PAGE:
Discussion:
James Joyce was a British novelist. --- No Off-Topic chatter
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Hen Hanna
2019-01-18 03:36:49 UTC
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re: James Joyce (author of Ulysses)

James Joyce was an English novelist. <-- this could be correct, because his novels were in English.


[A] James Joyce was a British novelist. <-- in Am.English, this sounds more incorrect today.


0. The way the word [British] was used 100 years ago, [A] was correct, right?

1. In standard American English today [A] is incorrect, right?

2. Today, is there a difference between how Americans and Brits use these terms? --- English, British, etc.


HH
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Mark Brader
2019-01-18 03:52:43 UTC
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Post by Hen Hanna
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Interesting capitalization.
--
Mark Brader, Toronto "WARNING: Pastry may be *hot* when heated."
***@vex.net -- [alleged] Kellogg Pop-Tarts box
Madhu
2019-01-18 04:07:05 UTC
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Post by Hen Hanna
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I expect "chatter" is a singular noun.
Jack
2019-01-18 05:27:47 UTC
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Post by Madhu
Post by Hen Hanna
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I expect "chatter" is a singular noun.
Actually, it's pretty common.
Athel Cornish-Bowden
2019-01-18 07:18:04 UTC
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Post by Mark Brader
Post by Hen Hanna
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Interesting capitalization.
I expect she learned her capitalization at the feet of Mr Trump.
--
athel
soup
2019-01-19 11:27:10 UTC
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Post by Hen Hanna
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?????????
Post by Hen Hanna
re: James Joyce (author of Ulysses)
James Joyce was an English novelist. <-- this could be correct, because his novels were in English.
[A] James Joyce was a British novelist. <-- in Am.English, this sounds more incorrect today.
0. The way the word [British] was used 100 years ago, [A] was correct, right?
Nope was never right, he was not British



Neither English nor British he was Irish . The free state is not even
in the UK (well not since 1922) never mind Britain and certainly not
England.

'James Joyce was a novelist in English'. correct but sounds very stilted
'James Joyce was an Irish novelist who wrote in English'. Sounds better
(to my ears anyway)



Scotland, England , Wales = Great Britain
Scotland, England , Wales, Northern Ireland = The United kingdom.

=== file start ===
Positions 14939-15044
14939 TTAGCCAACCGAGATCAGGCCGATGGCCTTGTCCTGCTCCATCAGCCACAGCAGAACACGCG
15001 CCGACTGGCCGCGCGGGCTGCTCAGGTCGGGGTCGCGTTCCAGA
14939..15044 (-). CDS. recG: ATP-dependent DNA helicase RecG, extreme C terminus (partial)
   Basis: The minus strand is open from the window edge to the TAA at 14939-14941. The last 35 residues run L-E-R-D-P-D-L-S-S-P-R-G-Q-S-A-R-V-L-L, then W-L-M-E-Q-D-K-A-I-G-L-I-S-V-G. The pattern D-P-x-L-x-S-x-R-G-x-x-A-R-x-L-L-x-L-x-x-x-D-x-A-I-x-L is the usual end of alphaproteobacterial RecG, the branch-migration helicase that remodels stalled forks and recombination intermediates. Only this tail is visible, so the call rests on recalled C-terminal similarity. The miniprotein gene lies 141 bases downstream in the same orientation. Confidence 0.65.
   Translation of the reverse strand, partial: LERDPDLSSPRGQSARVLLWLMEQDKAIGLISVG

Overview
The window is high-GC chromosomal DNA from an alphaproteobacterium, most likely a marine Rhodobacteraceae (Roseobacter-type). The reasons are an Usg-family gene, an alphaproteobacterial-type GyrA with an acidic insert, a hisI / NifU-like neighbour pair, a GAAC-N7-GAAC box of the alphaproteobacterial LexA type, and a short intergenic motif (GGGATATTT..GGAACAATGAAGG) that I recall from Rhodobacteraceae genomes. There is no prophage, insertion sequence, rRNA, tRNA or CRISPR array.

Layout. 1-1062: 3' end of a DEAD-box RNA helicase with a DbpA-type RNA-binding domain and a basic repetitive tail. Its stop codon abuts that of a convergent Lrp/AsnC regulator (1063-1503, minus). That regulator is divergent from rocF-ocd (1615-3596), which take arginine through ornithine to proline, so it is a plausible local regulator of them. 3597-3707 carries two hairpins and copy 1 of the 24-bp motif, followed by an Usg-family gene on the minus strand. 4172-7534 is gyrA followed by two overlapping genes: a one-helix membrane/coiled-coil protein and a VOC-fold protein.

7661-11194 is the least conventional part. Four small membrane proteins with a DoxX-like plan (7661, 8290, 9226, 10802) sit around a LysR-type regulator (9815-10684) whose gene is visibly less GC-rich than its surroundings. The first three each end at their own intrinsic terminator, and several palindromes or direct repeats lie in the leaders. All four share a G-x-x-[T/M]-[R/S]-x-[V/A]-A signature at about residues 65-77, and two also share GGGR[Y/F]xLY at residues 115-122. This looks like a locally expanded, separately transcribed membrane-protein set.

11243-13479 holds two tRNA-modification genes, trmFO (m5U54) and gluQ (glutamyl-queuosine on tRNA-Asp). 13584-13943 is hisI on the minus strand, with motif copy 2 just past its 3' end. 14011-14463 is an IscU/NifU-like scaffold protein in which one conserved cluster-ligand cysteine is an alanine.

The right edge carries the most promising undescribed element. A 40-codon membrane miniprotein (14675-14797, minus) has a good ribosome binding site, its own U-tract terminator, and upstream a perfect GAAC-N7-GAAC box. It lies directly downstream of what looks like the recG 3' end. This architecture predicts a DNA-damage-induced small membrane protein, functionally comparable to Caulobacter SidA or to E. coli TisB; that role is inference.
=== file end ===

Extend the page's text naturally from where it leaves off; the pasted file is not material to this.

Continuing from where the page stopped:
There are various crown dependencies, overseas territories etc
but just dealing with the main countries is probably deep enough
knowledge for most people
Athel Cornish-Bowden
2019-01-19 13:25:25 UTC
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Post by soup
Post by Hen Hanna
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?????????
Post by Hen Hanna
re: James Joyce (author of Ulysses)
James Joyce was an English novelist. <-- this could be correct, because
his novels were in English.
[A] James Joyce was a British novelist. <-- in Am.English, this sounds
more incorrect today.
0. The way the word [British] was used 100 years ago, [A] was correct, right?
Nope was never right, he was not British
Neither English nor British he was Irish . The free state is not even
in the UK (well not since 1922) never mind Britain and certainly not
England.
'James Joyce was a novelist in English'. correct but sounds very stilted
'James Joyce was an Irish novelist who wrote in English'. Sounds better
(to my ears anyway)
Scotland, England , Wales = Great Britain
Scotland, England , Wales, Northern Ireland = The United kingdom.
There are various crown dependencies, overseas territories etc
but just dealing with the main countries is probably deep enough
knowledge for most people
That is already much too deep for the hen.
--
athel
Peter Duncanson [BrE]
2019-01-19 16:27:41 UTC
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Post by soup
Post by Hen Hanna
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?????????
Post by Hen Hanna
re: James Joyce (author of Ulysses)
James Joyce was an English novelist. <-- this could be correct, because his novels were in English.
[A] James Joyce was a British novelist. <-- in Am.English, this sounds more incorrect today.
0. The way the word [British] was used 100 years ago, [A] was correct, right?
Nope was never right, he was not British
Sorry, but that was not the case.
As said in this Irish newspaper:
https://www.independent.ie/lifestyle/uncovering-joyces-links-with-england-29209240.html

Joyce held a British passport. He felt "ambivalence about England",
Bowker comments, but "after the creation of the Irish Free State
resisted blandishments. . . to replace his British passport with an
Irish one".

From an article in The Scotsman on possible Scottish independence:
https://www.scotsman.com/news/opinion/rob-brown-why-independence-is-no-passport-to-success-1-2313097